In a case that has implications for all banks in North Carolina, the North Carolina Supreme Court removed a cloud of uncertainty that has remained over the North Carolina banking industry for more than 18 months. The Supreme Court’s decision in Dallaire v. Bank of America reverses the Court of Appeals decision that allowed a borrower’s breach of fiduciary duty claim against Bank of America to proceed to trial.
The plaintiffs in Dallaire filed Chapter 7 bankruptcy in 2005 to relieve personal liability on their debts, including three mortgage liens against their home. These included two liens held by Bank of America and one by BB&T. The bankruptcy relieved the borrowers of personal liability on these debts, but the liens against their home remained valid.
In 2007, the plaintiffs responded to a mailed solicitation from the bank for refinancing home mortgages and went to a local branch to discuss a refinance for their home. The plaintiffs alleged a loan officer at the bank “repeatedly assured them that a new refinancing loan would receive first priority status and advised them to increase the amount of the loan to pay off two car notes.” The plaintiffs disclosed on their loan application that “they had been obligated on a loan which resulted in foreclosure, transfer of title in lieu of foreclosure or judgment,” but they “checked ‘No’ next to the disclosure asking whether they had been declared bankrupt within the past 10 years.”
The bank’s title search, which was conducted by a title agency and not a North Carolina licensed attorney, apparently failed to reveal the BB&T lien. According to the court’s opinion, the title agency employed by the bank “gathered information from Plaintiffs and noted that Plaintiffs advised LSI [the title agency] that the BB&T lien was discharged.”
In 2010, the plaintiffs attempted to sell their home and conducted a title search, which revealed that the BB&T loan held first priority and the new loan with the bank held second priority. The plaintiffs then filed suit against the bank alleging claims for negligent misrepresentation, negligent title search, breach of contract, breach of fiduciary duty, and several statutory violations. The trial court granted summary judgment for the bank on all claims and the plaintiffs appealed.
The Court of Appeals’ opinion affirmed the entry of summary judgment on the plaintiffs’ claim for breach of contract and statutory violations (and found the claim for negligent title search against the bank was abandoned on appeal), but reversed on the claims for breach of fiduciary duty and negligent misrepresentation. The court acknowledged the holding in Branch Banking & Trust Co. v. Thompson that the mere existence of a debtor-creditor relationship between the parties does not create a fiduciary relationship and that an ordinary debtor-creditor relationship generally does not give rise to a special confidence that creates a fiduciary relationship. The court found the allegations in this case, however, rose to a higher level than an ordinary debtor-creditor relationship. The court held:
The Court of Appeals’ holding was a striking departure from prior cases in which North Carolina appellate courts have found a variety of banking relationships did not create a fiduciary relationship arising out of a lending relationship (or present sufficient facts for a jury to decide the issue). Thus, the courts’ opinion – if left undisturbed – had the potential to dramatically expand lenders’ exposure to claims for breach of fiduciary duty in the ordinary debtor-creditor relationship.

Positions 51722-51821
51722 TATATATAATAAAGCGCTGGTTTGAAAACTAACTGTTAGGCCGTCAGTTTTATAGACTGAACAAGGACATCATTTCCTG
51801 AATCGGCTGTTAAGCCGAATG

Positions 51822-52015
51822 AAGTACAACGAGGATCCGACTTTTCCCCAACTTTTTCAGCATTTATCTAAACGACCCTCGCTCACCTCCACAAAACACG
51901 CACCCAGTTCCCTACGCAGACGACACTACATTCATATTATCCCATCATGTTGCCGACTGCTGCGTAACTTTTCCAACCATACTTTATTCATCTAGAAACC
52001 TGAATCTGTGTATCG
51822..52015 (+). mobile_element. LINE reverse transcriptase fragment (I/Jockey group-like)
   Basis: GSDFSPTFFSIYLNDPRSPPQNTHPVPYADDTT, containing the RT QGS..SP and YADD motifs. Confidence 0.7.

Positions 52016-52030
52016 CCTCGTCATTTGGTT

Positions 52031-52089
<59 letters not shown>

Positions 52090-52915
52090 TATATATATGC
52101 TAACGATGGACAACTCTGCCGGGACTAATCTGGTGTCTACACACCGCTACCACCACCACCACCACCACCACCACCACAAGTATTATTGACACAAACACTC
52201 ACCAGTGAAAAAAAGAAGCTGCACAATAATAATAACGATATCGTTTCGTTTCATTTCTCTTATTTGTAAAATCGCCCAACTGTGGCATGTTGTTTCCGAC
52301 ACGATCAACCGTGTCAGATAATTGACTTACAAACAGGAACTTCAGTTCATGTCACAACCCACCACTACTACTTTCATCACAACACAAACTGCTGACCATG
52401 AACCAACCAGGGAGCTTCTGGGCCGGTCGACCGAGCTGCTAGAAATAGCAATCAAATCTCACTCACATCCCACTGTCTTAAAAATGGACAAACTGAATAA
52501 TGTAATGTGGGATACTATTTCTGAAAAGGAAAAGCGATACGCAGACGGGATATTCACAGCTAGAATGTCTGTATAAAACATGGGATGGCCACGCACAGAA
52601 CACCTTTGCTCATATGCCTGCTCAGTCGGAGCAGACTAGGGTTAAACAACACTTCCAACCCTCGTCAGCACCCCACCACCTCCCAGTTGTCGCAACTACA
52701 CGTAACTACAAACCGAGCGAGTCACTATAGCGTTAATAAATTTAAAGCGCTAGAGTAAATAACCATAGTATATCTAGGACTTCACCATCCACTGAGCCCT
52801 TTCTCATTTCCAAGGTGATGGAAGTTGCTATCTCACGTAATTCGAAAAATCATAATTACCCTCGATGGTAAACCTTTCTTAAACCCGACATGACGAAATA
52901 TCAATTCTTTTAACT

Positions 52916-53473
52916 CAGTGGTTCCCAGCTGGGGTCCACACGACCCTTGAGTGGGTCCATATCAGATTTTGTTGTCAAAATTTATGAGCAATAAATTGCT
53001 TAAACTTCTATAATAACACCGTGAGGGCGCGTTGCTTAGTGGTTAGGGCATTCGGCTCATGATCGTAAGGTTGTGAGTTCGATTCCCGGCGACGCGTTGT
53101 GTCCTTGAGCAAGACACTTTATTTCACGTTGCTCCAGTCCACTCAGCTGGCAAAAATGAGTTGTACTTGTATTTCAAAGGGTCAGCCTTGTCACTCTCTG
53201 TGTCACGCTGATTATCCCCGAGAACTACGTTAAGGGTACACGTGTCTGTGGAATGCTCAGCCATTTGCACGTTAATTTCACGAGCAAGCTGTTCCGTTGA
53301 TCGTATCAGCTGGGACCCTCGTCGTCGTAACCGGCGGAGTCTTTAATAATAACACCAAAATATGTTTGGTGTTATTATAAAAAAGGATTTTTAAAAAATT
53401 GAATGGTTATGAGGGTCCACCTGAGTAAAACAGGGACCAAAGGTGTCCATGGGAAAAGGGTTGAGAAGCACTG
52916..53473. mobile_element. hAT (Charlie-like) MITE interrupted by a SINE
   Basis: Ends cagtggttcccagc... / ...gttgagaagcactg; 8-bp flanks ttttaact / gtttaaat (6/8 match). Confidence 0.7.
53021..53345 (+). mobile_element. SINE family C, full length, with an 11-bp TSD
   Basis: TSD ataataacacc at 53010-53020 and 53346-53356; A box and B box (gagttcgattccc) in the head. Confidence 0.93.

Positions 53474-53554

The Supreme Court allowed the bank’s petition for discretionary review and the case was briefed and argued in February 2014. Poyner Spruill also submitted an amicus brief on behalf of the North Carolina Bankers Association urging the Supreme Court to reverse the Court of Appeals’ decision .
On June 12, 2014, the Supreme Court reversed the Court of Appeals and reaffirmed that “ordinary borrower-lender transactions . . . do not typically give rise to fiduciary duties.” The Supreme Court contrasted the typical borrower-lender relationship with those in which fiduciary relationships are “readily apparent” – i.e., relationships between spouses, attorneys and their clients, trustees and beneficiaries, and partners within a partnership. The court explained that “common to all these relationships is a heightened level of trust and the duty of the fiduciary to act in the best interests of the other party,” and that “ordinary borrower-lender transactions, by contrast, are considered arm’s length.” As the court explained, unlike relationships giving rise to fiduciary duties, the “law does not typically impose upon lenders a duty to put borrowers’ interests ahead of their own.” Further, the court held that while it may be possible, “at least theoretically, for a particular lender-borrower transaction to give rise to a fiduciary relation given the proper circumstances,” the record in Dallaire “provides no basis for concluding that [the borrowers] reposed in the Bank of America loan officer the special confidence required for a fiduciary relation.”
With this opinion, lenders across North Carolina can breathe a sigh of relief. While future plaintiffs will likely seek to distinguish the facts of their case from the facts of Dallaire, the Supreme Court’s decision substantially reduces the extent to which lenders across the state will be exposed to jury trials on claims contending ordinary lender-borrower interactions give rise to fiduciary duties.